The ancient Persian way to keep cool (architecture)

#1
C C Offline
https://www.bbc.com/future/article/20210...-keep-cool

INTRO: The city of Yazd in the desert of central Iran has long been a focal point for creative ingenuity. Yazd is home to a system of ancient engineering marvels that include an underground refrigeration structure called yakhchāl, an underground irrigation system called qanats, and even a network of couriers called pirradaziš that predate postal services in the US by more than 2,000 years.

Among Yazd's ancient technologies is the wind catcher, or bâdgir in Persian. These remarkable structures are a common sight soaring above the rooftops of Yazd. They are often rectangular towers, but they also appear in circular, square, octagonal and other ornate shapes.

Yazd is said to have the most wind catchers in the world, though they may have originated in ancient Egypt. In Yazd, the wind catcher soon proved indispensable, making this part of the hot and arid Iranian Plateau livable.

Though many of the city's wind catchers have fallen out of use, the structures are now drawing academics, architects and engineers back to the desert city to see what role they could play in keeping us cool in a rapidly heating world.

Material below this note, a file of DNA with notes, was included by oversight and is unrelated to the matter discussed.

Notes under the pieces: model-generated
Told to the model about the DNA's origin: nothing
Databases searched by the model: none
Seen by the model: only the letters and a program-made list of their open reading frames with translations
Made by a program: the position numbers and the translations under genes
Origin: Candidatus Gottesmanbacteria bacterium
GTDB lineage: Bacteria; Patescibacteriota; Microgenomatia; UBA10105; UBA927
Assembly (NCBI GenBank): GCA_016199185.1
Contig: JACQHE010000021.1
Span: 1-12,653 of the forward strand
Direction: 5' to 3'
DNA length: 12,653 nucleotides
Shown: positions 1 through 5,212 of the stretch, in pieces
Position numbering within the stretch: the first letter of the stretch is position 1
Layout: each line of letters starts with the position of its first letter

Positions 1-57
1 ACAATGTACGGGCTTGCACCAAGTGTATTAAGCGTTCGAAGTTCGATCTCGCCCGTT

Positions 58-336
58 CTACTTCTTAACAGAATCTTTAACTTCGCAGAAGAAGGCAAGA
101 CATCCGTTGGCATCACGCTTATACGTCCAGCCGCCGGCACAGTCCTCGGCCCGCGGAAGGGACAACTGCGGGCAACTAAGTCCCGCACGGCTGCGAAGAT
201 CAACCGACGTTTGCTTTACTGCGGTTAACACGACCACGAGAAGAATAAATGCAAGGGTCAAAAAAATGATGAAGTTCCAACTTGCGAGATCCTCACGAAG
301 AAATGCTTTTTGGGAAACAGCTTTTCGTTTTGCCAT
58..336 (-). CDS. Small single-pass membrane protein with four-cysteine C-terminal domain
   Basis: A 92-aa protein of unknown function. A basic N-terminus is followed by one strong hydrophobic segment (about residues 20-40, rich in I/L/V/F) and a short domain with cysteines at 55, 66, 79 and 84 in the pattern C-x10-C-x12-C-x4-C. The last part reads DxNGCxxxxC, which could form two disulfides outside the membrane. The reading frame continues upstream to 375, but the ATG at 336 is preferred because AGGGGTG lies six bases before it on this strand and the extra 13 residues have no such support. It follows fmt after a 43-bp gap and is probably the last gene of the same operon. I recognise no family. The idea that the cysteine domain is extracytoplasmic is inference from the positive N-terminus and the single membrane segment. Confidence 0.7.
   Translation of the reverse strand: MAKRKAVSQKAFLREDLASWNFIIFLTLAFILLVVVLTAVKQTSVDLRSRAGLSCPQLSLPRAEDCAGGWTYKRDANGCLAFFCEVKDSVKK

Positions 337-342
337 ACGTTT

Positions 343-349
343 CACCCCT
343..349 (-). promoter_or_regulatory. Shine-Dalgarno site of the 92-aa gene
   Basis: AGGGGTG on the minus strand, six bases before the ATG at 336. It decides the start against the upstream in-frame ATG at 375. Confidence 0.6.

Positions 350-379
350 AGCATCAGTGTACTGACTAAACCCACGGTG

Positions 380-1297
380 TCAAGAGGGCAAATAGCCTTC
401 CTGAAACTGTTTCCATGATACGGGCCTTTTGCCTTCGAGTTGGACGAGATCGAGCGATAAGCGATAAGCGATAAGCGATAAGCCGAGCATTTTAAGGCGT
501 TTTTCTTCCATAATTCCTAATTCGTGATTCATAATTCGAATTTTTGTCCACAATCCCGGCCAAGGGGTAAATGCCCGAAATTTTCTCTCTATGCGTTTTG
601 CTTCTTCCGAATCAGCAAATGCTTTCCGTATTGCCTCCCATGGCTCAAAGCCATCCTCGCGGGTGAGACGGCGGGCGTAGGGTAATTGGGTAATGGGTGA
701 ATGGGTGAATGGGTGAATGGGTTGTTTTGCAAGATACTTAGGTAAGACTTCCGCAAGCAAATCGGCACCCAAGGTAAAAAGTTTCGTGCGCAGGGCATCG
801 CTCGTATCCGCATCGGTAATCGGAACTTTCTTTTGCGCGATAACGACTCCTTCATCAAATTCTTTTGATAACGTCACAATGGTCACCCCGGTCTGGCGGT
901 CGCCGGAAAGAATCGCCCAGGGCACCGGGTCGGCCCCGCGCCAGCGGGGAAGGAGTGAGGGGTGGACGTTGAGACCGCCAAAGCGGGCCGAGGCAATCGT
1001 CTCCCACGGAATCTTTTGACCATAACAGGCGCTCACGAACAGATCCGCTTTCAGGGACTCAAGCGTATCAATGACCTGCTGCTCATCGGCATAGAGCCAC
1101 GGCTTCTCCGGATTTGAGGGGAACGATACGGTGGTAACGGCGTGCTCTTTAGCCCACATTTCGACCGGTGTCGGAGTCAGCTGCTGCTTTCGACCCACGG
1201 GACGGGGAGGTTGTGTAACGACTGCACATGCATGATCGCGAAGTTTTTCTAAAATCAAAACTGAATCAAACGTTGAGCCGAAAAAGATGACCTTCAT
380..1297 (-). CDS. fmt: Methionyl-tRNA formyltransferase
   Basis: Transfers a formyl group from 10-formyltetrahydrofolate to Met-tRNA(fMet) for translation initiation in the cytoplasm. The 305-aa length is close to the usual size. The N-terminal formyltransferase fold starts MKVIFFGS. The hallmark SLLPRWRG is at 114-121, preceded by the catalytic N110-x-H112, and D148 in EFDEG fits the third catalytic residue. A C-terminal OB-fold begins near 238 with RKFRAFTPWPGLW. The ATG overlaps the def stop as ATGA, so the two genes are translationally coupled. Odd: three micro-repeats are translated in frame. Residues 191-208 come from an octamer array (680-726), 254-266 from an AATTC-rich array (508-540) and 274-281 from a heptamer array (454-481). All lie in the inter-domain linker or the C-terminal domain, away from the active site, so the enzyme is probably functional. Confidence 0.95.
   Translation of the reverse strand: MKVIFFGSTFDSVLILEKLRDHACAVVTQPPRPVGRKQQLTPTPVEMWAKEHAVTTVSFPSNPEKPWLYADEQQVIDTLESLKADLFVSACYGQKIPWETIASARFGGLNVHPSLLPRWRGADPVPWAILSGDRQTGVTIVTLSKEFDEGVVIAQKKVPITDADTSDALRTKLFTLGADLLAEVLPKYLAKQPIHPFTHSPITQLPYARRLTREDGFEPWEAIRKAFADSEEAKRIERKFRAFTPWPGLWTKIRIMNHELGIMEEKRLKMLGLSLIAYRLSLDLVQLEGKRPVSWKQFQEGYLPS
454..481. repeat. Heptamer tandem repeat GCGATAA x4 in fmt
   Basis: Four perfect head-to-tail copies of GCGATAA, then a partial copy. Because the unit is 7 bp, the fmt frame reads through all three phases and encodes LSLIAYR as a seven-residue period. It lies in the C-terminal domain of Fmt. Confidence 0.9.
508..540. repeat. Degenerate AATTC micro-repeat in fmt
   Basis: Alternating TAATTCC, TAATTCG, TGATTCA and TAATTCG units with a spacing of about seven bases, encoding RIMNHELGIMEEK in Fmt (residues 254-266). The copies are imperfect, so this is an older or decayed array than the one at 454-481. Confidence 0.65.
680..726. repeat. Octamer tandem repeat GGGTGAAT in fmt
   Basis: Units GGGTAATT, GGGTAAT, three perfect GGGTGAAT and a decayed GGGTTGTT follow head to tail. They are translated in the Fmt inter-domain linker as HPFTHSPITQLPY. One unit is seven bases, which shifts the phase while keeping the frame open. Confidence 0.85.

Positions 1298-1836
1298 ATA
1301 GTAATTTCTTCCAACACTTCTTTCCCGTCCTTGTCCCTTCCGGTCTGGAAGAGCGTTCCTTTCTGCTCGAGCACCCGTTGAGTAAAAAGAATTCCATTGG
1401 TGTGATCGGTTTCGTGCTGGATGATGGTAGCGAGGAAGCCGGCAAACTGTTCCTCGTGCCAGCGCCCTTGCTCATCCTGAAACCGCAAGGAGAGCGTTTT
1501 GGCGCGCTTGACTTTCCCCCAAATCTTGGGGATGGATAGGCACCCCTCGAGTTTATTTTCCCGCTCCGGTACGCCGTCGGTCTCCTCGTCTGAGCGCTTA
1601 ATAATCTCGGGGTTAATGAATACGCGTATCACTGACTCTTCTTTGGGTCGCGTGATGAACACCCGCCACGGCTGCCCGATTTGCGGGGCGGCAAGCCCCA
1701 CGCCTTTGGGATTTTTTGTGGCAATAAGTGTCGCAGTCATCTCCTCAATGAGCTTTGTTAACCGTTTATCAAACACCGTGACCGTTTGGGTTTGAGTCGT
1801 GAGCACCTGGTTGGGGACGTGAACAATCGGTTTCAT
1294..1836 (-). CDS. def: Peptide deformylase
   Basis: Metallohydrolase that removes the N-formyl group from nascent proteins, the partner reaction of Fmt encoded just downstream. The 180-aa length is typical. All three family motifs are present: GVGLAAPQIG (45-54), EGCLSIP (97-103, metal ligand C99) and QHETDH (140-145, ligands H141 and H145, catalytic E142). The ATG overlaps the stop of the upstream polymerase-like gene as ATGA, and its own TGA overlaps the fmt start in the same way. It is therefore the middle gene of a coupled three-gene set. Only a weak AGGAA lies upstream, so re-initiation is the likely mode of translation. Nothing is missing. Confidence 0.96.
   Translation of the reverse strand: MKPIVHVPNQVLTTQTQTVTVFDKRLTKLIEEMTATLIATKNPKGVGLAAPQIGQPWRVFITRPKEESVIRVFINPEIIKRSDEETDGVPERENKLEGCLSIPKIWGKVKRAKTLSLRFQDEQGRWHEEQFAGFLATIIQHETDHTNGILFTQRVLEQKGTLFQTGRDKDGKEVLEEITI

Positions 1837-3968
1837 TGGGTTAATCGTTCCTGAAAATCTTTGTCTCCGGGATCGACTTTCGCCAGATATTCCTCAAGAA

As a wind catcher requires no electricity to power it, it is both a cost-efficient and green form of cooling. With conventional mechanical air conditioning already accounting for a fifth of total electricity consumption globally, ancient alternatives like the wind catcher are becoming an increasingly appealing option.

There are two main forces that drive the air through and down into the structures: the incoming wind and the change in buoyancy of air depending on temperature – with warmer air tending to rise above cooler, denser air... (MORE)

Ancient Persian Air Conditioning https://youtu.be/hRYuUqYI3nM

https://www.youtube-nocookie.com/embed/hRYuUqYI3nM
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#2
elte Offline
I think one of those methods' operation was related to how the Bernoulli principle works.
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